Budget could help businesses pay interns

Senior Staff Writer
Thursday, March 7, 2013

An article in Gov. Lincoln Chafee’s ’75 P’14 state budget proposal that would grant Rhode Island businesses partial reimbursement for offering paid internships is currently under review in the state’s House and Senate finance committees.

Eligible businesses would receive state funding for up to 50 percent of their interns’ wages, according to Article 15 of the proposal. Reimbursement could rise up to 75 percent of wages if the firm decides to hire interns involved with the program for full time jobs.

One million dollars could be allocated to the initiative — the State Work Immersion Program — for fiscal year 2014 if the budget proposal is passed by the General Assembly, said Laura Hart, communications manager for the Rhode Island Department of Labor and Training. The proposal also outlines an additional $2 million in fiscal year 2015.

College students and unemployed adults would be eligible to participate in the program, according to the proposal. Chafee’s proposal suggests internships may last up to 10 weeks or as many as 200 hours of work.

“This is the first time that the state of Rhode Island is committing general revenue dollars from the Rhode Island state budget for workforce development purposes,” said Janet Raymond, senior vice president of economic development and operations at the Greater Providence Chamber of Commerce. Current workforce development projects in place are all federally funded, she added.

Chafee’s proposal is especially timely because federal funds are facing cuts due to Congress’ attempts to balance the federal budget, Raymond said.

Raymond said she stood before the state House of Representatives last week to testify in favor of the proposal, and she added that she plans to return next week to speak before the Senate.

Since internships afford students valuable work experience and allow businesses to complete tasks that might otherwise not get done, “connecting employers with interns is a win-win situation,” she said.

Career services representatives at Rhode Island’s colleges said they support the proposal because it could benefit students.

“We hear it often. If (students) could get paid, they would do more internships,” said Robbin Beauchamp, director of the Career Center at Roger Williams University, and “students who have multiple internships are much more likely to get an interview” with a prospective employer.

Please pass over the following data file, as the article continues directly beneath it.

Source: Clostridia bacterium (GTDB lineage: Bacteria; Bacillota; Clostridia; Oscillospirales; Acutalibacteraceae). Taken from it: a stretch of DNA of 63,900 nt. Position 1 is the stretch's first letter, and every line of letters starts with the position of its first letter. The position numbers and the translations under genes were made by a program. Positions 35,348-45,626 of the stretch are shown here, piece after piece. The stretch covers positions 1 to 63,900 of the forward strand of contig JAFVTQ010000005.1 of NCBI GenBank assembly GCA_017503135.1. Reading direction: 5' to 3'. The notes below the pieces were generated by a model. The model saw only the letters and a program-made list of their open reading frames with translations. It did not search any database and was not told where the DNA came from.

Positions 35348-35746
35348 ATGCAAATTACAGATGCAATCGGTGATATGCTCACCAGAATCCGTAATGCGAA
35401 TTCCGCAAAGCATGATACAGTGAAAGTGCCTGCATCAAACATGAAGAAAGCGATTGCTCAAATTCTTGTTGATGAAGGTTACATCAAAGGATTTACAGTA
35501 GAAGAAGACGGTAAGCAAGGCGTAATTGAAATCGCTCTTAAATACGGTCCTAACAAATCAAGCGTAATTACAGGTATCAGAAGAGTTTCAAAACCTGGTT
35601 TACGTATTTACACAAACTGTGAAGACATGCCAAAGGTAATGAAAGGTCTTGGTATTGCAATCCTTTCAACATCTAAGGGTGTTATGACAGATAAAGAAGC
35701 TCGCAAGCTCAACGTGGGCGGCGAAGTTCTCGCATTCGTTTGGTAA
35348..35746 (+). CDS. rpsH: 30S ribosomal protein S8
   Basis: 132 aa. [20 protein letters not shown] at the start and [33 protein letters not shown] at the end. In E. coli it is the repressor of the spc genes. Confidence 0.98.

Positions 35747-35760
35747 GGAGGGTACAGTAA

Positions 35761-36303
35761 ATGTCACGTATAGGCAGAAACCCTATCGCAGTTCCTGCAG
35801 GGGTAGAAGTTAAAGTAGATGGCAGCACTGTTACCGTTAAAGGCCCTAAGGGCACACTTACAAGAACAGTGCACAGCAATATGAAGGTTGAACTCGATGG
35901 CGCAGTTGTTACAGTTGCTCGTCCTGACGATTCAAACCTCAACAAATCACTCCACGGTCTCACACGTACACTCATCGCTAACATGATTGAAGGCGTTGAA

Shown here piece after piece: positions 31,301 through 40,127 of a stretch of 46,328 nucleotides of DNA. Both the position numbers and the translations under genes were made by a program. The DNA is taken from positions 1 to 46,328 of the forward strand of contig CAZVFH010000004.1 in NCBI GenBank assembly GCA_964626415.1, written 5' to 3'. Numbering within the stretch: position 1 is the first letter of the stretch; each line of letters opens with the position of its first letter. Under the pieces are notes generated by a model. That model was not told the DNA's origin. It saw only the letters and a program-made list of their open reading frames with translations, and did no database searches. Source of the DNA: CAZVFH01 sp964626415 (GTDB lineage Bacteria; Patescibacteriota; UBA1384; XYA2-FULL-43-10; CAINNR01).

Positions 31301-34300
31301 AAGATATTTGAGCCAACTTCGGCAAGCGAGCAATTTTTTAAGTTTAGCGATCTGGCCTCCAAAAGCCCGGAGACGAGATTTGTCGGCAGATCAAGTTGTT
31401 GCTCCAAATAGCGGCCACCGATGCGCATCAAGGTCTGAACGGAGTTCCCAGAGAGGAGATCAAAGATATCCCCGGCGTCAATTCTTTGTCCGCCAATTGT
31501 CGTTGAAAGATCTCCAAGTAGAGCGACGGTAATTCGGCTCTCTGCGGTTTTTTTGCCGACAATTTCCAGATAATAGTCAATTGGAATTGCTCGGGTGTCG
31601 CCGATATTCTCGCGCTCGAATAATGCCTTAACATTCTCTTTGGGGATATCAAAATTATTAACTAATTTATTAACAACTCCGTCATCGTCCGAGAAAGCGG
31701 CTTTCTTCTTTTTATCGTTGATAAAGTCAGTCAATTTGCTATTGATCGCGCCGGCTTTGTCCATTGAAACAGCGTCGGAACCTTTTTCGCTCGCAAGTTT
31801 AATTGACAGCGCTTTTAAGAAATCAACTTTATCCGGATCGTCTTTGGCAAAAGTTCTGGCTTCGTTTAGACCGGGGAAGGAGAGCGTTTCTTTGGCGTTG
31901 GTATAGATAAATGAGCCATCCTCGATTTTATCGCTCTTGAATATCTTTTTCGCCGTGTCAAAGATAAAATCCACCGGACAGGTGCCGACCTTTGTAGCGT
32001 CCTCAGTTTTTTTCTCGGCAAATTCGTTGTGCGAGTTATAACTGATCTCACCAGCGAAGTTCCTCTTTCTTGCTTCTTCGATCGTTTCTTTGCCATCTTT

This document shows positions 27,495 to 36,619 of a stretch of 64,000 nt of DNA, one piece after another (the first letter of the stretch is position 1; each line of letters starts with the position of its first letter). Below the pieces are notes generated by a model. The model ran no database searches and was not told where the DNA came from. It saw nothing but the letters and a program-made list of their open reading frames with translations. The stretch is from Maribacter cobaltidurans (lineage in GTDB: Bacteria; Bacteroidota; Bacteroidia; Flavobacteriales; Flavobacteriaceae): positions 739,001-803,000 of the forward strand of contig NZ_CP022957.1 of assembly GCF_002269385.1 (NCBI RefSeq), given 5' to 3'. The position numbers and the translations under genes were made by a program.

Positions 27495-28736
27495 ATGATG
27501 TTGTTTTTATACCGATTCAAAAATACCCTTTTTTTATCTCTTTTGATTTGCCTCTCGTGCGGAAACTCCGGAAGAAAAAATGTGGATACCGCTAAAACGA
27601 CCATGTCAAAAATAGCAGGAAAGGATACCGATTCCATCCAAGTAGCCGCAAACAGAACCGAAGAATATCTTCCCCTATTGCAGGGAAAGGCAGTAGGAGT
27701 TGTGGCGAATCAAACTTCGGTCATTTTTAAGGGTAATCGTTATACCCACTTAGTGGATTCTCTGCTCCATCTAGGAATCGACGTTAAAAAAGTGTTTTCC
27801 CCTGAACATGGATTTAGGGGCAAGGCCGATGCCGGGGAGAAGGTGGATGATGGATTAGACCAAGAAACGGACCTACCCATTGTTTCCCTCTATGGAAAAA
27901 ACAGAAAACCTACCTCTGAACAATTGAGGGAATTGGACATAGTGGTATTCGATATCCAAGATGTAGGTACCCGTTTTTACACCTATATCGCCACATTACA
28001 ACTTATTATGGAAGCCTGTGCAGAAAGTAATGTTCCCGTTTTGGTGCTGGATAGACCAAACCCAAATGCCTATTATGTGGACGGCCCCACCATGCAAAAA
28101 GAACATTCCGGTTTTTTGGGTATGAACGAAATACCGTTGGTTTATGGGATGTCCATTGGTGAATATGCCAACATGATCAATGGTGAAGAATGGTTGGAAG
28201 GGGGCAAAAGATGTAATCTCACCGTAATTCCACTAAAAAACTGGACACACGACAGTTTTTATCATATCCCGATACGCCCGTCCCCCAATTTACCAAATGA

The program could make internships an option for students who have passed up internship opportunities to get jobs to pay for their educations, she said. In a survey, 59 percent of Roger Williams students reported they have held an internship, but only half of those internships were paid, Beauchamp added.

“I certainly think funding for internships is a positive thing for any student,” said Michael Wisnewski, director of the Office of Career Development at Salve Regina University. Internships not only give students a glimpse of the professional world, but they can also provide ways for students to reflect on the real-world applications of their academic studies, he added.

“I think it’s a really great thing for companies too,” said Linda Kent Davis, director of the Career Development Center at Rhode Island College. While many companies could offer valuable experiences to students, without payment “they’re not necessarily attracting students,” she said.

“It is also a way to retain our college talent in Rhode Island,” Raymond said.

The idea for this proposal stemmed from discussion at the Make It Happen R.I. forum last September, the Providence Journal reported. There was “overwhelming support for providing students in school and post-college educated individuals with apprenticeships,” said Jessica David, vice president of strategy and public affairs for the Rhode Island Foundation.

Since the bill is still under consideration, the Department of Labor and Training is in the midst of researching the best ways to implement it, Hart said. If the bill passes, program details should be finalized in time to be implemented after June 1, she added.


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One Comment

  1. The White House doesn’t even pay its interns. There is a petition on the White House website to change that at

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